MARY REICHARD, HOST: It’s Thursday the 10th of December, 2020.
We’re so happy you’ve joined us for today’s edition of The World and Everything in It. Good morning, I’m Mary Reichard.
MEGAN BASHAM, HOST: And I’m Megan Basham. First up: a COVID Christmas.
It’s no surprise that celebrations and traditions will look different this year. Many family gatherings, church services, and Nutcracker performances just may not happen. Yet some traditions are adapting—even booming!
Here is WORLD’s Anna Johansen Brown with some strategies for Christmas this year.
AUDIO: [VOCAL WARMUPS]
ANNA JOHANSEN BROWN, REPORTER: Church of the Resurrection usually fields a choir of about 50 singers. Rez is an Anglican church in Wheaton, Illinois, with a lot of musicians and singers and generally artistic people in its congregation. So this year’s restrictions on singing have been rough.
LYDIA VERMEESCH: This year, we are putting together a COVID choir for lessons and carols and for our Christmas celebrations.
Lydia Vermeesch is the worship manager at Rez. This year, she’s in charge of the Lessons and Carols service. It’s an old English tradition. It started because church leaders wanted to keep people out of the pubs on Christmas Eve, so they would hold a long evening church service.
VERMEESCH: So they would alternate readings from Scripture that would tell the story of salvation through the story of Christmas, alternating those readings with singing Christmas carols and performances from a choir.
That tradition spread through a lot of Anglican and Catholic churches. Rez holds a Lessons and Carols service every year, usually with a full choir and orchestra. This year, they’re cutting back to four singers and a string quartet.
The singers rehearse wearing masks, spaced about 10 feet apart.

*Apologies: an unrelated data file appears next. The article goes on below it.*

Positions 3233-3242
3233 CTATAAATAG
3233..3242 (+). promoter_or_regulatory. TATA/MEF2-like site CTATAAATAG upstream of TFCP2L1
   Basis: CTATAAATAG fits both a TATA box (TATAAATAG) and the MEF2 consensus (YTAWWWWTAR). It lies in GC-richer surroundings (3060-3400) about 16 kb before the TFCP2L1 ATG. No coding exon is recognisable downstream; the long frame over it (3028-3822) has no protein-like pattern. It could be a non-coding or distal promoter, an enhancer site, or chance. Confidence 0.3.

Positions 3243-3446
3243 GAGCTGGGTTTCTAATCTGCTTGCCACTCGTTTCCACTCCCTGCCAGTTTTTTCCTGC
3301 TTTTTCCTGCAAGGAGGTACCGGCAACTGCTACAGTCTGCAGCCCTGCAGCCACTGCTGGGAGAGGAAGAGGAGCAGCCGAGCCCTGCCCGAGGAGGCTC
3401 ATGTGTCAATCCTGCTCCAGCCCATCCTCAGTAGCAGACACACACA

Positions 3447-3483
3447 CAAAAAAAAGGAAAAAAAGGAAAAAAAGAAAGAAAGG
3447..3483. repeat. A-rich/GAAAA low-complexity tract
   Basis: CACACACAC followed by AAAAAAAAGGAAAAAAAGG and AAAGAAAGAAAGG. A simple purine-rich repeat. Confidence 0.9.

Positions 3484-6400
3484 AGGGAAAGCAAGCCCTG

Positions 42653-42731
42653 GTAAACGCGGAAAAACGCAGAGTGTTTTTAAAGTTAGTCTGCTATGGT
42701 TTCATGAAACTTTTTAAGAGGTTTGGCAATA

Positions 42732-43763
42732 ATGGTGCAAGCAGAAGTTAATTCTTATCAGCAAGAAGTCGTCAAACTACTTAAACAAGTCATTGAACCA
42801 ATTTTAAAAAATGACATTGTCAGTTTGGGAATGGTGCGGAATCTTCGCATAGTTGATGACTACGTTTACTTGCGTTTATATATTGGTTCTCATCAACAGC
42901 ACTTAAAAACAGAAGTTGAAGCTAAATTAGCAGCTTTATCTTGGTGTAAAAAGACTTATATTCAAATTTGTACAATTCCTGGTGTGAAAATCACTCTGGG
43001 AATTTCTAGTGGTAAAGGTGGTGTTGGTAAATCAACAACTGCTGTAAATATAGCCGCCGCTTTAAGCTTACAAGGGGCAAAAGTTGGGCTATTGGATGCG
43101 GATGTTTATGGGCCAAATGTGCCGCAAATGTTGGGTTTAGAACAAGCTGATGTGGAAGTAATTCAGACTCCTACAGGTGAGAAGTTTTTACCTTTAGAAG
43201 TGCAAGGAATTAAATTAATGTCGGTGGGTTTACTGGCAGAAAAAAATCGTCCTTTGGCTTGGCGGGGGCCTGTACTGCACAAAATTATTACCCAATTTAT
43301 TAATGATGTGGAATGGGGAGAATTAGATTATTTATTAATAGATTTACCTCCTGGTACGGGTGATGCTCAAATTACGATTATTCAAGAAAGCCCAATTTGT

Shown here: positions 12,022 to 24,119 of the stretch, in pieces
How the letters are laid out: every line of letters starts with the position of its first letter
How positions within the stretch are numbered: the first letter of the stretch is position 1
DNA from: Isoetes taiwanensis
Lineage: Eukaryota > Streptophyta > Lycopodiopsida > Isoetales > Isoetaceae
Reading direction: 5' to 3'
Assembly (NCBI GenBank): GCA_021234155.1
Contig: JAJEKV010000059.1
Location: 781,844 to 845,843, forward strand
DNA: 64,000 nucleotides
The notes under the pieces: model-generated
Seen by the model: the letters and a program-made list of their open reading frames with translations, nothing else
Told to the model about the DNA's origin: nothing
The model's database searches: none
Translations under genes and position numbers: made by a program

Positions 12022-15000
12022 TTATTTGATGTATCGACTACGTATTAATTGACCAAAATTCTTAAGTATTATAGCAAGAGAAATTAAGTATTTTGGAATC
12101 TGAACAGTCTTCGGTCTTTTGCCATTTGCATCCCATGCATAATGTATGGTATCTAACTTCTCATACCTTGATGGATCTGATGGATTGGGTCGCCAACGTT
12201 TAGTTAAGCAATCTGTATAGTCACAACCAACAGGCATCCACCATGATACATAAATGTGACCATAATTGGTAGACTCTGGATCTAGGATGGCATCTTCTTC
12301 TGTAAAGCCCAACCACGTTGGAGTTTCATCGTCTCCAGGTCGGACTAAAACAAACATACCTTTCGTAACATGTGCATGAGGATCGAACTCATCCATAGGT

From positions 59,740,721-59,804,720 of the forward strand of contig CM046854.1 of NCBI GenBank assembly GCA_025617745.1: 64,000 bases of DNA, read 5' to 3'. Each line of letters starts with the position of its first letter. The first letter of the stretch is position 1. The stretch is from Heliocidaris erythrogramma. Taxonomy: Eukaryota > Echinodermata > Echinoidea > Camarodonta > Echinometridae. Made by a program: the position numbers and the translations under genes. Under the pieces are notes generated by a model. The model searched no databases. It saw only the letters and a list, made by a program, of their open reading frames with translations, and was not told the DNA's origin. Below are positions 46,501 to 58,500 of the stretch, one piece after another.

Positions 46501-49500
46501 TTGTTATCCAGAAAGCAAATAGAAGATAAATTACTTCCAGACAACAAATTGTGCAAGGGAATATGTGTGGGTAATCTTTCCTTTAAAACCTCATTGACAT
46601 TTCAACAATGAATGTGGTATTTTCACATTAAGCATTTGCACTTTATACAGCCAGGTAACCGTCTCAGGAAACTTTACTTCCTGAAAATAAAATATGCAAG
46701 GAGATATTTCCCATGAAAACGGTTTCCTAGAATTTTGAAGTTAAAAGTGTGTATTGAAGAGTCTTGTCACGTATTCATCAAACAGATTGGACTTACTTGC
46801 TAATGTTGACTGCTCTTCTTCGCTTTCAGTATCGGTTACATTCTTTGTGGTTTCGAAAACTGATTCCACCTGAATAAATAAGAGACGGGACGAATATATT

AUDIO: [SINGING DING DONG MERRILY ON HIGH]
VERMEESCH: We’re really adjusting our musical expectations this year. So I tried for the most part to select music that is appropriate for smaller groups.
AUDIO: [SINGING DING DONG MERRILY ON HIGH]
This piece, “Ding Dong Merrily on High,” was probably performed, originally, by a small group of Madrigal singers. But other songs were really intended for larger choirs.
AUDIO: [SINGING O MAGNUM MYSTERIUM]
“O Magnum Mysterium” was written for 24 singers. It has eight individual vocal parts. Vermeesch got permission to have eight singers pre-record the piece together, then play it at the service. But even with eight singers, it’s a bit of a struggle.
VERMEESCH: O Magnum is written for a large, slow choir and I’m actually starting to wonder if I should have picked something different. But it is such a beautiful, emotional Christmas classic for a lot of choral singers.
Singers aren’t the only ones having to adapt.
AUDIO: [JINGLING BELLS, SQUEAKY TOY]
For a lot of families, taking pictures with Santa is a tradition graven in stone—a must-do every year. But this is not the year to have hundreds of kids sit in Santa’s lap every day. So instead, they can sit 6 feet in front of Santa while Santa wears a plastic face shield and sits behind a plexiglass wall.